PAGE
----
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The EU must stop the criminalisation of solidarity with migrants and refugees


The criminalisation of solidarity in Europe is soaring. Researchers and civil society have identified at least 49 ongoing cases of investigation and criminal prosecution in 11 Member States involving a total of 158 people in a recent study by the European research platform ReSOMA. The number of individuals criminalised for humanitarian activities has grown tenfold, from 10 people in 2015 to 104 in 2018.

The targets include volunteers, activists, NGOs, crew members of rescue ships, migrants’ family members, and also journalists, mayors and priests. The recent arrest of the Sea Watch 3 captain, Carola Rackete, is just the latest example of how people are being blamed for saving migrants’ lives and providing the humanitarian assistance which Member States are unwilling or unable to provide, despite being obliged to according to international and EU law.

Independent judges have found no sound evidence for convictions in most of these cases. This suggests that prosecutions are often being politically used to deter solidarity and create a hostile environment for migrants. Policing solidarity further involves suspicion, intimidation, harassment and disciplining against civil society, with long-term consequences for the rule of law, democratic accountability, social cohesion, freedom of association and fundamental rights in the EU. These misguided investigations fuel the negative image of migrants as criminals and perpetuate the perception of chaos at Europe’s borders.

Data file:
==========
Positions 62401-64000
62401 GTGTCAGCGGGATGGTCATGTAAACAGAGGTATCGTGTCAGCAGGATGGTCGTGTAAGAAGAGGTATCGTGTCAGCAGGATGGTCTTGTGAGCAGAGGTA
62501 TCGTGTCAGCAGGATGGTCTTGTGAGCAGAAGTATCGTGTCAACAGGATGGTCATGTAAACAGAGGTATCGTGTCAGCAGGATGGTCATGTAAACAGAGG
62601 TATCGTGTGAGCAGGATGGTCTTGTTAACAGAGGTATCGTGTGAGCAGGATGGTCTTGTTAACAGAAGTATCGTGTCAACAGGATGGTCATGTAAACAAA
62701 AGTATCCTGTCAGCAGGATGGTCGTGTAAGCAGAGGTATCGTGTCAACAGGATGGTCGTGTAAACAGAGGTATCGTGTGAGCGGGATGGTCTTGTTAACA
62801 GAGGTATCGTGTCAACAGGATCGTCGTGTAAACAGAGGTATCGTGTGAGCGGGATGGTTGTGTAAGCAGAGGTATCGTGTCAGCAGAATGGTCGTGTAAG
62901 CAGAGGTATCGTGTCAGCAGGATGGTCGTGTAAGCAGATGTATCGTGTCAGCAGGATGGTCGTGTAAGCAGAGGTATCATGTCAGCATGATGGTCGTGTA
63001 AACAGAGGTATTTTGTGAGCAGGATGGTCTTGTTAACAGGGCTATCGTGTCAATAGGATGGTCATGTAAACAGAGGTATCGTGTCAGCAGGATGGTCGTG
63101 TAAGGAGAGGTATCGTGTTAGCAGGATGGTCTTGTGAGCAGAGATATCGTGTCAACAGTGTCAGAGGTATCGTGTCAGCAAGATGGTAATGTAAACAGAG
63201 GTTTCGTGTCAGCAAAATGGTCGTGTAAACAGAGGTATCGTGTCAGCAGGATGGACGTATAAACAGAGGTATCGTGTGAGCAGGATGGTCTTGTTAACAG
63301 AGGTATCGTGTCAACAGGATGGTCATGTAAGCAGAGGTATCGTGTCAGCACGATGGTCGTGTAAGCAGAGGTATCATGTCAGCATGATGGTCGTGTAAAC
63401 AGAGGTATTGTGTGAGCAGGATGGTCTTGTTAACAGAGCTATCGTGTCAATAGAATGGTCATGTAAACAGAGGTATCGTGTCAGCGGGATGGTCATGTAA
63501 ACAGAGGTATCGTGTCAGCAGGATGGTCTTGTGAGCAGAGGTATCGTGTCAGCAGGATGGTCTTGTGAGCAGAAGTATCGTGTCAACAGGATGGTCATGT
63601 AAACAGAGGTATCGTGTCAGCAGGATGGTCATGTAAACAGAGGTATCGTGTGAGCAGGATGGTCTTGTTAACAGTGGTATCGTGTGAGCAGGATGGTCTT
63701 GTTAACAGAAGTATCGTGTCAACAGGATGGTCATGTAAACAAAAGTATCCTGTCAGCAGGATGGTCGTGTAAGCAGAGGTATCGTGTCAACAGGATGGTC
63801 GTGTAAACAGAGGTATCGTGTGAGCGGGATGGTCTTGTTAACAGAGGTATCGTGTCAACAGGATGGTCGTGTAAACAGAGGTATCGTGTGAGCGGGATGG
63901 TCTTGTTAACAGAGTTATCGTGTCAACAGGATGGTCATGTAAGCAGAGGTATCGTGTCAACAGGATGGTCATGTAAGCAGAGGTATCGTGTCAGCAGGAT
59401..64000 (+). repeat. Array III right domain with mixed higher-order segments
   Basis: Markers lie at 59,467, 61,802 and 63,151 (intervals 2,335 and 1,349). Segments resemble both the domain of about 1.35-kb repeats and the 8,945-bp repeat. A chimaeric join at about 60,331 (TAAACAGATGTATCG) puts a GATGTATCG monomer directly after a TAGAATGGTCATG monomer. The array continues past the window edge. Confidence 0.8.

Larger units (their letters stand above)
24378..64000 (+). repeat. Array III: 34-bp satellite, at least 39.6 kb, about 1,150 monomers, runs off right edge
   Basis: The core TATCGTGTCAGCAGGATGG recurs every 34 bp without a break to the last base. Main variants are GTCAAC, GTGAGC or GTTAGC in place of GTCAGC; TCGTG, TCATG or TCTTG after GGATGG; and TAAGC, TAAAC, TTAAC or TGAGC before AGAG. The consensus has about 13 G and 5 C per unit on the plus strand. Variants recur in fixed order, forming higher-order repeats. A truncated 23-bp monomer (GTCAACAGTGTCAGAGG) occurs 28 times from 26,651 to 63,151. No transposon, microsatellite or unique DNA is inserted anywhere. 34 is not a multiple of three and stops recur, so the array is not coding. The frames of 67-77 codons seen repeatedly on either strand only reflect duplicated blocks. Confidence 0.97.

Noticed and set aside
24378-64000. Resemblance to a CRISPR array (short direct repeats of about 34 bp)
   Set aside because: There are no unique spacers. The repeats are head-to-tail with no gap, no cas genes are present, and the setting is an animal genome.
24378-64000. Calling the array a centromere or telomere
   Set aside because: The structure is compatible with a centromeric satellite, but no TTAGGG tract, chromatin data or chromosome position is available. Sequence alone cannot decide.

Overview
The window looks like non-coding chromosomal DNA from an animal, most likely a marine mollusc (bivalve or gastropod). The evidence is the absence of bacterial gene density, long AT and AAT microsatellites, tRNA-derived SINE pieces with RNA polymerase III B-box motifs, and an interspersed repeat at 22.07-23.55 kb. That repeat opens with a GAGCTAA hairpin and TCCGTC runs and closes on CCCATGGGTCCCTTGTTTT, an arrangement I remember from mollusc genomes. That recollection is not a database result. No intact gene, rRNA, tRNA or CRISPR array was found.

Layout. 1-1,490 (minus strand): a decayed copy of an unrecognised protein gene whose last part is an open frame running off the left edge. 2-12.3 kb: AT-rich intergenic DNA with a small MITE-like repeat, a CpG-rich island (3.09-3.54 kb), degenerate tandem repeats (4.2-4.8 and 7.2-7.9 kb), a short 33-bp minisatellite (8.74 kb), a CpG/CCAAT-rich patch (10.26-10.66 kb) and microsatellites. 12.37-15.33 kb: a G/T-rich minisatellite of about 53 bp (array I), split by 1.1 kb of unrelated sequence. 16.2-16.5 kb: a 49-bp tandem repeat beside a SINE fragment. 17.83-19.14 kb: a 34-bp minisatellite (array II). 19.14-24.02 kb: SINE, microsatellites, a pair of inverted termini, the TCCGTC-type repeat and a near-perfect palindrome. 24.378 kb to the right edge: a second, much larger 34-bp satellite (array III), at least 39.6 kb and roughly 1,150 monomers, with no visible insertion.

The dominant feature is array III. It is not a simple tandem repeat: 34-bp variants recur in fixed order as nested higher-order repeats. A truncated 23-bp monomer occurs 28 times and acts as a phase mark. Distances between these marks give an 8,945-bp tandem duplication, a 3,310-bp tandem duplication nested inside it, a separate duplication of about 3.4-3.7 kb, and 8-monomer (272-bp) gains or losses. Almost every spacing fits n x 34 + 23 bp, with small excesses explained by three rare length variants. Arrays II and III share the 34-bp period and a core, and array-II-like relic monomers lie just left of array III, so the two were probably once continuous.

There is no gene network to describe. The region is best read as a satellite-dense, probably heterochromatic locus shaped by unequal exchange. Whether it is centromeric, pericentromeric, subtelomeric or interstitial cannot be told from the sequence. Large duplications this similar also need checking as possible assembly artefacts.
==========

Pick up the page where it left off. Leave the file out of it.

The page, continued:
Criminalising solidarity also distracts the public from the real issues in EU migration and asylum policies:

  • lack of protected entry and regular migration channels,
  • inadequate reception conditions,
  • violations of international obligations in Search and Rescue operations,
  • pullbacks to Libya and other EU neighbouring countries as well as pushbacks amongst Member States, and
  • lack of clear agreements on disembarkation arrangements.

Most investigations and formal prosecutions are related to the vague definition of crime in the EU Facilitation Directive which fails to properly distinguish between human smuggling and humanitarian work. But the European Commission has been reluctant to consider the links between the EU Facilitation Directive and the criminalisation of solidarity as well as the compliance of the EU’s anti-smuggling policies with the EU Charter of Fundamental Rights. In addition, the EU protects human rights defenders abroad but fails to protect people acting in solidarity with migrants within its own borders.

Mediterranean search and rescue vessel Responder, November 2016 © Francesco Malavolta

The EU institutions and Member States must put an end to the criminalisation of people and organisations supporting those in need. To end the criminalisation of solidarity, we recommend:

The European Union institutions to: